Northern Harrier

Northern Harrier

Ring-tailed hawk, Northern harrier

2 languages
Kingdom
Phylum
Class
Family
Genus
SPECIES
Circus hudsonius
Population size
Unknown
Life Span
8-16 yrs
Weight
290-750 g
Length
41-52 cm
Wingspan
97-122 cm

The northern harrier (Circus hudsonius ) is a bird of prey. It breeds throughout the northern parts of the northern hemisphere in Canada and the northernmost USA.

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The northern harrier migrates to more southerly areas in winter with breeding birds in more northerly areas moving to the southernmost USA, Mexico, and Central America. In milder regions in the southern US, they may be present all year, but the higher ground is largely deserted in winter. This bird inhabits prairies, open areas, and marshes.

The northern harrier was formerly considered to be a subspecies of the Eurasian hen harrier.

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Di

Diurnal

Ca

Carnivore

Te

Terrestrial

Co

Congregatory

Ov

Oviparous

Al

Altricial

So

Soaring birds

Gl

Gliding

Pu

Pursuit predator

Ar

Arboreal

Po

Polygyny

Ge

Generally solitary

Pa

Partial Migrant

N

starts with

Appearance

The Northern harrier is a bird of prey that breeds in Canada and the northernmost USA. It has the longest wing and tail relative to its body size of any raptor occurring in North America. The sexes of this species differ in their appearance and also in weight with females being heavier. The male's plumage is darker grey than that of the female harrier and the female is also darker and more rufous. The adult male is sometimes nicknamed the "Grey Ghost", because of his striking plumage and spectral aura. The Northern harrier was formerly considered to be a subspecies of the Hen harrier.

Distribution

Geography

Northern harries are found throughout the northern parts of the northern hemisphere in Canada and the northernmost USA. They migrate to more southerly areas in winter with breeding birds in more northerly areas moving to the southernmost USA, Mexico, and Central America. In milder regions in the southern US, they may be present all year. Northern harriers inhabit marshes, moorland, bogs, prairies, farmland coastal prairies, marshes, grasslands, swamps, and other assorted open areas.

Northern Harrier habitat map
Northern Harrier habitat map
Northern Harrier
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Habits and Lifestyle

Northern harriers are usually seen soaring singly but during winter they may gather in communal roosts to stay warm at night. These birds hunt by day by surprising prey while flying low to the ground in open areas, as they drift low over fields and moors. The harriers circle an area several times listening and looking for prey. They use hearing regularly to find prey, as they have exceptionally good hearing for diurnal raptors, this being the function of their owl-like facial disc. Northern harriers are typically very vocal while they glide over their hunting ground. At other times the female gives a whistled ‘piih-eh’ when receiving food from the male, and her alarm call is ‘chit-it-it-it-it-et-it’. The male calls ‘chek-chek-chek’, with a more bouncing ‘chuk-uk-uk-uk’ during his display flight.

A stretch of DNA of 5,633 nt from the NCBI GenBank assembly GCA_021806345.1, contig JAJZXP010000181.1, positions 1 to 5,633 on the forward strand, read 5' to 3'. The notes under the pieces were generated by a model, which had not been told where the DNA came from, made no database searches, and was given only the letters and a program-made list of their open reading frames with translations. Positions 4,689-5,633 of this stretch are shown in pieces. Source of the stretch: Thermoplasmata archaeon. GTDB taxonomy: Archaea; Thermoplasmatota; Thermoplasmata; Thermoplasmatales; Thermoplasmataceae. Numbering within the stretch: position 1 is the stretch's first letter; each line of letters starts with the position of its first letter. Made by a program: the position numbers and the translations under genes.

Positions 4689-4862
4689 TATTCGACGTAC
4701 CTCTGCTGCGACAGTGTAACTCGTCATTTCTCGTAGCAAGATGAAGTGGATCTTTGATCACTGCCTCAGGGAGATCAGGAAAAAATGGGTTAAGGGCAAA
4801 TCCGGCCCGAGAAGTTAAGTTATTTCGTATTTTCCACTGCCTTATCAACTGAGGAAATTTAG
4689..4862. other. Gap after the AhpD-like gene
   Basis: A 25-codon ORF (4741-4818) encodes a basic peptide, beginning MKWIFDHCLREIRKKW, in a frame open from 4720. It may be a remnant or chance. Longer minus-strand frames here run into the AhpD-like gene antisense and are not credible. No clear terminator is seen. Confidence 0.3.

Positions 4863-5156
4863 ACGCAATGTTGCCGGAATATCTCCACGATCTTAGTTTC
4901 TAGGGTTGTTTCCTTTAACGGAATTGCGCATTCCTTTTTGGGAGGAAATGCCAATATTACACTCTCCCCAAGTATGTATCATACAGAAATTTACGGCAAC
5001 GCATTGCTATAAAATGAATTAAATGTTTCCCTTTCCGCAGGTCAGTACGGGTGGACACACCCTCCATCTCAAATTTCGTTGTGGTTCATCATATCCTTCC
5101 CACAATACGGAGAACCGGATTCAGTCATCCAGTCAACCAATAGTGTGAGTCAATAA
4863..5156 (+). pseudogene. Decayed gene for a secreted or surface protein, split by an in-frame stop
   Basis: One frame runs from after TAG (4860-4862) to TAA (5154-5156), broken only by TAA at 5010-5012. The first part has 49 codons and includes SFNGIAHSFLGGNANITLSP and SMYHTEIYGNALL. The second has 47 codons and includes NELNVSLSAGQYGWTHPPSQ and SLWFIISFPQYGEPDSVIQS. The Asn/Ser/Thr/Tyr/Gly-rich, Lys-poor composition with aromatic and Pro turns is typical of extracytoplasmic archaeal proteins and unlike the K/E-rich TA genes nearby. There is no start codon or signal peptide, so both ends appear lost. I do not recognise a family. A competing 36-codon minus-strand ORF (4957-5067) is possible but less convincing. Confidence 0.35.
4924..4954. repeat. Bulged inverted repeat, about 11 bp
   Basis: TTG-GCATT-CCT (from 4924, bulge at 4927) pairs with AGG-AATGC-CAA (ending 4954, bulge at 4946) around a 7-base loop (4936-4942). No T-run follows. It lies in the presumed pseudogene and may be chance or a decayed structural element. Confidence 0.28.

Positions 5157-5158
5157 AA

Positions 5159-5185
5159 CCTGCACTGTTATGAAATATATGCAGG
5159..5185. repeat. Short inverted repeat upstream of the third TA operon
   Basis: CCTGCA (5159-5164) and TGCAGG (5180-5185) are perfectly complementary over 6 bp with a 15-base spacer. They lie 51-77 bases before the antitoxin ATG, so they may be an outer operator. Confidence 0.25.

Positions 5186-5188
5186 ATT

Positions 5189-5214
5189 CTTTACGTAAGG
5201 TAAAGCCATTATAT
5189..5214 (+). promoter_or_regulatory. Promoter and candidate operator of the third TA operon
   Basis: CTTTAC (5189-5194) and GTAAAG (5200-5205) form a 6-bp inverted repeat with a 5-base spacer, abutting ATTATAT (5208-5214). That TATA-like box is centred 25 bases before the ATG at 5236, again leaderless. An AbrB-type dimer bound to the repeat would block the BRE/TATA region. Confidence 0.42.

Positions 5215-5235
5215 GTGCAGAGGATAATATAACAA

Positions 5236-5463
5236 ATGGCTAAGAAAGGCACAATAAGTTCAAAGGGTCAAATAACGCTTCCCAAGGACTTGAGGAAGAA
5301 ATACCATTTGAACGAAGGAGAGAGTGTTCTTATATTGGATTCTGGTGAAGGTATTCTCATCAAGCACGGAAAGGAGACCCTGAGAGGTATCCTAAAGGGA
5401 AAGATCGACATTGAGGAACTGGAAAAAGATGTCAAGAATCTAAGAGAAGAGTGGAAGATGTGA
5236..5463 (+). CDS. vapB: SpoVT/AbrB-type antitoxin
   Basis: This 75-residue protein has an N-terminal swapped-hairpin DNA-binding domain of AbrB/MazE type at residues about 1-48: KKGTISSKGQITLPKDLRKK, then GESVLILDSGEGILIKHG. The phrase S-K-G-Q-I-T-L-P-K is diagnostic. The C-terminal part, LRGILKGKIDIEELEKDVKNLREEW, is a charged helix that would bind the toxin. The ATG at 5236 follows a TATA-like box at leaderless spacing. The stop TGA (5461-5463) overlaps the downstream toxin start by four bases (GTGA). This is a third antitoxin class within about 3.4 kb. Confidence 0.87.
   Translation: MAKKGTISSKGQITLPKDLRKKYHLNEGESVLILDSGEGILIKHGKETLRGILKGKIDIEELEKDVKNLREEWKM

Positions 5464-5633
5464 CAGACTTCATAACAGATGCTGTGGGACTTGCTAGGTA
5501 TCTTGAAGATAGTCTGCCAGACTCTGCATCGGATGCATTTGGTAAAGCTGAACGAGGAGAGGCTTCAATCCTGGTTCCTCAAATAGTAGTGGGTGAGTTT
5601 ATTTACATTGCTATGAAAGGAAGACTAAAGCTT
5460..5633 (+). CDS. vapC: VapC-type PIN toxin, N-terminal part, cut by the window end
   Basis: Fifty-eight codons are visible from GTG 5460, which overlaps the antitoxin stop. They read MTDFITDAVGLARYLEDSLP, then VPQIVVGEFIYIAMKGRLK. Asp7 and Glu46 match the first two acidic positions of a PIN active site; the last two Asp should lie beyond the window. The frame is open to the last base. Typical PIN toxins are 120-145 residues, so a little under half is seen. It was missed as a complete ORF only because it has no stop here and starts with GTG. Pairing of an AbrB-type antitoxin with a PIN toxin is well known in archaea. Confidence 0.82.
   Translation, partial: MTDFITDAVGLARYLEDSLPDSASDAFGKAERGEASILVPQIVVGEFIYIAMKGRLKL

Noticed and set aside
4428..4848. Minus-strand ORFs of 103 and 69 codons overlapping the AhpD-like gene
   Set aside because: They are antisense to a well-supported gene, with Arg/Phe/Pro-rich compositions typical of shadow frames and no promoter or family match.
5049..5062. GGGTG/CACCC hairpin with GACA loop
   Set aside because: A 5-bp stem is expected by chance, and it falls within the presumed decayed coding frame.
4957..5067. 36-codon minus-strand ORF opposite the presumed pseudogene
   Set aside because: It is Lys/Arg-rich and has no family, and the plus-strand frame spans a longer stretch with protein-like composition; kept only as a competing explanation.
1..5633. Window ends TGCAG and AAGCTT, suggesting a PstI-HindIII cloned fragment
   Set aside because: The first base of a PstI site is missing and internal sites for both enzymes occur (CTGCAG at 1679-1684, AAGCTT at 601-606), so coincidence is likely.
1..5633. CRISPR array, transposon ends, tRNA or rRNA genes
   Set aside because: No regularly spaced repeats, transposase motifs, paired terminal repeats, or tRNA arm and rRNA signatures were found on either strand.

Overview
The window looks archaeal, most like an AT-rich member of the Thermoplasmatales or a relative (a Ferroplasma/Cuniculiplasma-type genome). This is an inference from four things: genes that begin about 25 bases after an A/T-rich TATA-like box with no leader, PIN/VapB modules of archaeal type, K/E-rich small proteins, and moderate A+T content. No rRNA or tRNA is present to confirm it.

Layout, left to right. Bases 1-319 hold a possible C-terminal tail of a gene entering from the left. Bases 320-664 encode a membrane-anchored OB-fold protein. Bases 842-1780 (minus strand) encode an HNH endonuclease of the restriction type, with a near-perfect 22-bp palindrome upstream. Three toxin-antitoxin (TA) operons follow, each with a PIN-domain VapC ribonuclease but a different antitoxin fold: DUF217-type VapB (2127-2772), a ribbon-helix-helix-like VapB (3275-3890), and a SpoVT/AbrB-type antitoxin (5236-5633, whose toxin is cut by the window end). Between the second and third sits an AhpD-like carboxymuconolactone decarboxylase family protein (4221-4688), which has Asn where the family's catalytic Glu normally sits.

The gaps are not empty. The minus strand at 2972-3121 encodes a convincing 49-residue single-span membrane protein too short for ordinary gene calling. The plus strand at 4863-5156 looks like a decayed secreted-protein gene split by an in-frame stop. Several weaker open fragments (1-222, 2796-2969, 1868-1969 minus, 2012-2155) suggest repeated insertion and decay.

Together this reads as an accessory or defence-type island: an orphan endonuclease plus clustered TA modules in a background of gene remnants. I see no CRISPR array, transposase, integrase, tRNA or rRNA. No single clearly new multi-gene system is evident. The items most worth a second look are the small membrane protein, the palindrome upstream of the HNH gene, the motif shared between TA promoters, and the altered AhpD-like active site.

Group name
Seasonal behavior
Bird's call

Diet and Nutrition

Northern harriers are carnivores that hunt primarily small mammals. They prefer voles, cotton rats, and ground squirrels. Up to 95% of the diet comprises small mammals, however, they also regularly hunt birds such as sparrows, larks, pipits, small shorebirds, and the young of waterfowl and galliforms. They may sometimes supplement their diet with amphibians (especially frogs), reptiles, insects, and even bats if these are available.

Mating Habits

MATING BEHAVIOR
INCUBATION PERIOD
31-32 days
INDEPENDENT AGE
36 days
BABY NAME
chick
web.animal_clutch_size
4-8 eggs

Northern harriers are polygynous; they don’t form pairs and one male mates with several females. During the breeding season, each male will maintain a territory averaging 2.6 km2 (1.0 sq mi). These birds nest on the ground or on a mound of dirt or vegetation. Nests are made of sticks and are lined inside with grass and leaves. Four to eight (exceptionally 2 to 10) whitish eggs are laid. The eggs are incubated mostly by the female for 31 to 32 days. When incubating eggs, the female sits on the nest while the male hunts and brings food to her. The male will also help feed chicks after they hatch, but does not usually watch them for a greater period of time than around 5 minutes. The male usually passes off food to the female, which she then feeds to the young, although later the female will capture food and simply drop it into the nest for her nestlings to eat. The chicks fledge at around 36 days old and reach reproductive maturity at 2 years in females and 3 years in males.

Population

Population threats

There are no major threats facing this species at present.

Population number

The IUCN Red List and other sources don’t provide the number of the Northern harrier total population size. Currently, this species is classified as Least Concern (LC) on the IUCN Red List but its numbers today are decreasing.

References

1. Northern harrier Wikipedia article - https://en.wikipedia.org/wiki/Northern_harrier
2. Northern harrier on The IUCN Red List site - https://www.iucnredlist.org/species/22727740/94959659
3. Xeno-canto bird call - https://xeno-canto.org/329772

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